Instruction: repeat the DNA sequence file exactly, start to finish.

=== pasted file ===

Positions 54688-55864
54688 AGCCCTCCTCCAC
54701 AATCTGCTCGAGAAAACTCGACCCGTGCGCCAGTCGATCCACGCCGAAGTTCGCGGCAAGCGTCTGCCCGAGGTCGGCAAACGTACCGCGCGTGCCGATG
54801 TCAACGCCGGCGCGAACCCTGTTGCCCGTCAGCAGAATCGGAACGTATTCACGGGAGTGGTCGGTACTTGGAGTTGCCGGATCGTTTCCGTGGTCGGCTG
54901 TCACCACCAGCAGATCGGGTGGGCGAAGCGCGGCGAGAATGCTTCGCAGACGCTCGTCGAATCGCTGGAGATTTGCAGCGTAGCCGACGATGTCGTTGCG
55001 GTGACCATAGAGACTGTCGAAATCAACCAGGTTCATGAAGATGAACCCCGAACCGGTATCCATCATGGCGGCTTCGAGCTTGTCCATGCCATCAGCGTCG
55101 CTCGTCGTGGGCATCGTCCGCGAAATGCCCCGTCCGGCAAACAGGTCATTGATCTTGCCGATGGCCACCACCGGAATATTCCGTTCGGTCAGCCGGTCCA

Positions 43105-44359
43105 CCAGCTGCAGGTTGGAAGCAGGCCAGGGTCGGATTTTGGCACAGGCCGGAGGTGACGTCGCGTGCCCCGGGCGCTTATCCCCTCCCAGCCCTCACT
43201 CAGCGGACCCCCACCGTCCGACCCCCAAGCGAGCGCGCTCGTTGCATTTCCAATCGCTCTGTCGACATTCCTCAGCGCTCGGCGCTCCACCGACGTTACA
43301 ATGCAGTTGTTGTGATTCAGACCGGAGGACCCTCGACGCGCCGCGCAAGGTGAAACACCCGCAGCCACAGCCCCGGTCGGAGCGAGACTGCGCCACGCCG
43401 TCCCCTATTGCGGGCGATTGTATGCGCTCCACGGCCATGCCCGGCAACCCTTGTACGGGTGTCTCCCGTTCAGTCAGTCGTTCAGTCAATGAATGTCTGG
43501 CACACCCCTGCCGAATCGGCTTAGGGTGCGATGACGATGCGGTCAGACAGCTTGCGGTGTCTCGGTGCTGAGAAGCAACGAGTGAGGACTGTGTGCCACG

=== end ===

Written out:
Positions 54688-55864
54688 AGCCCTCCTCCAC
54701 AATCTGCTCGAGAAAACTCGACCCGTGCGCCAGTCGATCCACGCCGAAGTTCGCGGCAAGCGTCTGCCCGAGGTCGGCAAACGTACCGCGCGTGCCGATG
54801 TCAACGCCGGCGCGAACCCTGTTGCCCGTCAGCAGAATCGGAACGTATTCACGGGAGTGGTCGGTACTTGGAGTTGCCGGATCGTTTCCGTGGTCGGCTG
54901 TCACCACCAGCAGATCGGGTGGGCGAAGCGCGGCGAGAATGCTTCGCAGACGCTCGTCGAATCGCTGGAGATTTGCAGCGTAGCCGACGATGTCGTTGCG
55001 GTGACCATAGAGACTGTCGAAATCAACCAGGTTCATGAAGATGAACCCCGAACCGGTATCCATCATGGCGGCTTCGAGCTTGTCCATGCCATCAGCGTCG
55101 CTCGTCGTGGGCATCGTCCGCGAAATGCCCCGTCCGGCAAACAGGTCATTGATCTTGCCGATGGCCACCACCGGAATATTCCGTTCGGTCAGCCGGTCCA

Positions 43105-44359
43105 CCAGCTGCAGGTTGGAAGCAGGCCAGGGTCGGATTTTGGCACAGGCCGGAGGTGACGTCGCGTGCCCCGGGCGCTTATCCCCTCCCAGCCCTCACT
43201 CAGCGGACCCCCACCGTCCGACCCCCAAGCGAGCGCGCTCGTTGCATTTCCAATCGCTCTGTCGACATTCCTCAGCGCTCGGCGCTCCACCGACGTTACA
43301 ATGCAGTTGTTGTGATTCAGACCGGAGGACCCTCGACGCGCCGCGCAAGGTGAAACACCCGCAGCCACAGCCCCGGTCGGAGCGAGACTGCGCCACGCCG
43401 TCCCCTATTGCGGGCGATTGTATGCGCTCCACGGCCATGCCCGGCAACCCTTGTACGGGTGTCTCCCGTTCAGTCAGTCGTTCAGTCAATGAATGTCTGG
43501 CACACCCCTGCCGAATCGGCTTAGGGTGCGATGACGATGCGGTCAGACAGCTTGCGGTGTCTCGGTGCTGAGAAGCAACGAGTGAGGACTGTGTGCCACG